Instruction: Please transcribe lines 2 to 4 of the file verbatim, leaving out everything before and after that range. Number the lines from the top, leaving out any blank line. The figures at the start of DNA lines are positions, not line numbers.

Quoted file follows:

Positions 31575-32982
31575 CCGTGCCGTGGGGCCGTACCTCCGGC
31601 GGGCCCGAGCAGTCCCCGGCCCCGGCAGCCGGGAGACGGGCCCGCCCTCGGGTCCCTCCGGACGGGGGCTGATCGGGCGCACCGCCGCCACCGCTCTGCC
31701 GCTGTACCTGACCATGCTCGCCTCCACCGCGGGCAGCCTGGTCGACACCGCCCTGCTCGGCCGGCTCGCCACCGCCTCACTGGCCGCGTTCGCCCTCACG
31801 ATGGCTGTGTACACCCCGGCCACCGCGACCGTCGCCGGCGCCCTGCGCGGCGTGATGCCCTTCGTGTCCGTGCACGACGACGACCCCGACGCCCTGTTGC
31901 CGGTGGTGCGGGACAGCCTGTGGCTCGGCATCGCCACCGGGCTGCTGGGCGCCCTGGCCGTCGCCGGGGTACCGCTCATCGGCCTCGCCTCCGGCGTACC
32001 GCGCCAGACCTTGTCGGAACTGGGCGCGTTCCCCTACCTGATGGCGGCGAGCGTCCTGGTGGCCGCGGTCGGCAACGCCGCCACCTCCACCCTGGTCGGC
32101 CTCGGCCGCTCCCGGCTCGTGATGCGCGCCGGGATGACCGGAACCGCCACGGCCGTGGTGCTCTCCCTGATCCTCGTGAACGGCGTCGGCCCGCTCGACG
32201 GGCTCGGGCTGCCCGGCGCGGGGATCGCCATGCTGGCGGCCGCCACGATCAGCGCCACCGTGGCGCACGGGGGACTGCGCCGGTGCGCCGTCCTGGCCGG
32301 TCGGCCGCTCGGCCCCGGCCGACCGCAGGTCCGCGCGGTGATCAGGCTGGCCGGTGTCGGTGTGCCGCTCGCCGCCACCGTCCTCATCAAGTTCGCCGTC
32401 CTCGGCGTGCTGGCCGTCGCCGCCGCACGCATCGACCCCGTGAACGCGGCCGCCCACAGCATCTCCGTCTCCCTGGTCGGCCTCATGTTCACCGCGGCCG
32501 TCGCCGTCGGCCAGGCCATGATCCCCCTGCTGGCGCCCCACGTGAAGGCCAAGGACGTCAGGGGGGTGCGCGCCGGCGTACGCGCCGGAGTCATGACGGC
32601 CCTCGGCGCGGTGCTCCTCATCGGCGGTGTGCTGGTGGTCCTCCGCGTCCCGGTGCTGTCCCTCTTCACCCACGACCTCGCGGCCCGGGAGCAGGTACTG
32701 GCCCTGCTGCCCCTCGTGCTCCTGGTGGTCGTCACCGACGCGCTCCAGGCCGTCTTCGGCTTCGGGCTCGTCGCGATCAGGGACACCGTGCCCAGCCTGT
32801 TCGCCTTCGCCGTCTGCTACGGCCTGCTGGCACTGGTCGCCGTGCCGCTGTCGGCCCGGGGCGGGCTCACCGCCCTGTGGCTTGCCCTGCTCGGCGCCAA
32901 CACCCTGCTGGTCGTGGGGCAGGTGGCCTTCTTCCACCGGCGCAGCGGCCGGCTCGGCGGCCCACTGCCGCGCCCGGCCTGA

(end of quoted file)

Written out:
31575 CCGTGCCGTGGGGCCGTACCTCCGGC
31601 GGGCCCGAGCAGTCCCCGGCCCCGGCAGCCGGGAGACGGGCCCGCCCTCGGGTCCCTCCGGACGGGGGCTGATCGGGCGCACCGCCGCCACCGCTCTGCC
31701 GCTGTACCTGACCATGCTCGCCTCCACCGCGGGCAGCCTGGTCGACACCGCCCTGCTCGGCCGGCTCGCCACCGCCTCACTGGCCGCGTTCGCCCTCACG